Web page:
It’s Young Adult Literature Day!

What do Twilight, The Hunger Games and The House On Mango Street have in common? All fall into the same literary category – young adult (YA) literature. One takes on vampires, another a bleak, cut throat future for the human race while Mango tackles the profound journey of growing up Latina in Chicago. Wildly different yet all centered on the story of an adolescent protagonist coming of age and overcoming some of the most defining obstacles of their young lives.

Young adult (YA) literature is seeing a huge rise in popularity after the first two aforementioned books were turned into super successful movie franchises. Over the next week L4LL will be celebrating YA literature. Why now? Sure it’s muy trendy right now but it’s also a multifaceted genre with a vast selection for readers of all ages and interests. Not to mention, YA literature could stand to gain from new Latino voices.

In preparing for YA day, I wanted to start with a definition of what exactly constitutes “young adult” however after some Googling around, before speaking with any experts, I quickly learned there’s no real concrete answer. Generally, though not exclusively, there is an adolescent main character, targeted marketing towards young adults, use of contemporary slang, some might argue less complex writing than adult literature (I don’t agree with this one) and adult characters playing a minimal role. However, despite reading through a lot of very stuffy, well-researched pieces online, I found the definition which most resonated with me was found in a simple blog post, “Young adult literature is about discovery; adult literature about re-discovery.”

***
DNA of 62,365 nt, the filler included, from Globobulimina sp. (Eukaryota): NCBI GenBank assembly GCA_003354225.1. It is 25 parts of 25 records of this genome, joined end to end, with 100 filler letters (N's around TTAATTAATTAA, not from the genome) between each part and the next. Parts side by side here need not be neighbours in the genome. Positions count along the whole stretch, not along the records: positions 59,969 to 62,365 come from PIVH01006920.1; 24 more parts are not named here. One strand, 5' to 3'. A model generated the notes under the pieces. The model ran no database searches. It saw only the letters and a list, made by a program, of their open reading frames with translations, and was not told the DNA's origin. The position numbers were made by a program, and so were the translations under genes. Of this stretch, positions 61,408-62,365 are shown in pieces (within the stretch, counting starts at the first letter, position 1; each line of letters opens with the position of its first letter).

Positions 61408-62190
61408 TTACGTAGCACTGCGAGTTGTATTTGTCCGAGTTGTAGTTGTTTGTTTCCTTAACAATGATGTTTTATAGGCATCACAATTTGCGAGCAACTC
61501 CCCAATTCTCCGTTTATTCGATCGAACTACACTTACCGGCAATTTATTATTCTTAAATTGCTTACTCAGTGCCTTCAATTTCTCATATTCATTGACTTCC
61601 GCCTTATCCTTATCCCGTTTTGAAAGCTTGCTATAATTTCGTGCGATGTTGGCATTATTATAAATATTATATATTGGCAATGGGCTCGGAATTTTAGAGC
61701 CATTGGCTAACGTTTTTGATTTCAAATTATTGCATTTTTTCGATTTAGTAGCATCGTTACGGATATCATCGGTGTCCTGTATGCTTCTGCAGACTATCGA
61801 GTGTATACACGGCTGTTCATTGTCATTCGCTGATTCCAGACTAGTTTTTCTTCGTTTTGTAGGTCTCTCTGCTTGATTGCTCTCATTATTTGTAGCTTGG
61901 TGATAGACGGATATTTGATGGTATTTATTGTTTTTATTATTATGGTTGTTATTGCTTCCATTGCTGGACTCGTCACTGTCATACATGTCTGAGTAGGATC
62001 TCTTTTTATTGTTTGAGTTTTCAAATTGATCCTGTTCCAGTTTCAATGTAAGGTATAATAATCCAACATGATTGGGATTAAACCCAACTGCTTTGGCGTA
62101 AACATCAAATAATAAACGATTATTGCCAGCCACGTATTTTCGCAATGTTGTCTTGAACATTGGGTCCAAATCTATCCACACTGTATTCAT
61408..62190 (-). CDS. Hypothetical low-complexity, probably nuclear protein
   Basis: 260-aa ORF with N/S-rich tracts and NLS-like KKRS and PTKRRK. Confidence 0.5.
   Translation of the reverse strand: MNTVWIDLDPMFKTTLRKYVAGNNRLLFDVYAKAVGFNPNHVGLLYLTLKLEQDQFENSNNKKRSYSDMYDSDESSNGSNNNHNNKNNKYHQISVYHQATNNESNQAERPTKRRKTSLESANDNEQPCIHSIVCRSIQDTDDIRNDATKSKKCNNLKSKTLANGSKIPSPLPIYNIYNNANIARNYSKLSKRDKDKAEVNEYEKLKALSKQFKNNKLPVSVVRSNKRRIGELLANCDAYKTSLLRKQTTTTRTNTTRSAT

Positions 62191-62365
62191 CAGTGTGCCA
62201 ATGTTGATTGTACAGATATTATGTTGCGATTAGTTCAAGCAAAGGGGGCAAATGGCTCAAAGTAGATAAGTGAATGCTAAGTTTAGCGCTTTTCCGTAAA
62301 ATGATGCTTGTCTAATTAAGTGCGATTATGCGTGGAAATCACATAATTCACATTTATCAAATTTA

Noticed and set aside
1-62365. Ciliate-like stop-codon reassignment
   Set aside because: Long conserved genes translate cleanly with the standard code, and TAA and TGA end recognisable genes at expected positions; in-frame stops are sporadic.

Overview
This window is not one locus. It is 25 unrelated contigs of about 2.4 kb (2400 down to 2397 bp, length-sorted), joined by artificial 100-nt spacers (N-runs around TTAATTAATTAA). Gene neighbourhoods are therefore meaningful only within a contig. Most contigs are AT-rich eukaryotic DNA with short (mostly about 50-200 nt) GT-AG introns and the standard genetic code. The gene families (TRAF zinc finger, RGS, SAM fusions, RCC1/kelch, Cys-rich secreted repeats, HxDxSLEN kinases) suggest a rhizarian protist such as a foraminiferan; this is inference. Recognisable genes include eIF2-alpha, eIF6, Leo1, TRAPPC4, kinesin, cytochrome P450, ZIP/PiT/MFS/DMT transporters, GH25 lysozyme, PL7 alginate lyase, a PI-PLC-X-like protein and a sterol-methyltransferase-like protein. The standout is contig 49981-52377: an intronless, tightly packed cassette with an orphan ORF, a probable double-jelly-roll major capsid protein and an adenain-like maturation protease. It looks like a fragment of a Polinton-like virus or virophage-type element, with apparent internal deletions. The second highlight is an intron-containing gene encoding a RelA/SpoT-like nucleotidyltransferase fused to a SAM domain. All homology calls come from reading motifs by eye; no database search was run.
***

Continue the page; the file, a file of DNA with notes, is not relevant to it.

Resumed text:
The beauty of YA literature is how it acts as an umbrella over a multitude of genres. You can have a piece of YA literature which can fall into the fantasy, mystery or romantic category. The possibilities are endless. It’s literature which can appeal to a broad range of readers from your teenage sister to your mami, anyone with a love for a good story can find something to appease their appetite in YA literature.

We’ve got an exciting list of YA literature for and by Latinos to kick off your summer reading. If you’re a bookworm, aspiring writer or both, we invite you to join us to dive in deep into this amazing world of young adults coming into their own. Do you have a favorite young adult literature novel for or by a Latino author? Let us know in the comments!

Comments

  1. says

    When I was working on my Master’s in Education at Boston University, a required course was Young Adult Literature. Well, it became my favorite course of all time, including all of my undergraduate education courses. We were required to read 30 books in 6 weeks, with intricate synopses. I LOVED it. I want to know every single book you recommend by a Latino author… and I will recommend and read along with my 12-year old granddaughters. Thank you for posting, as usual!

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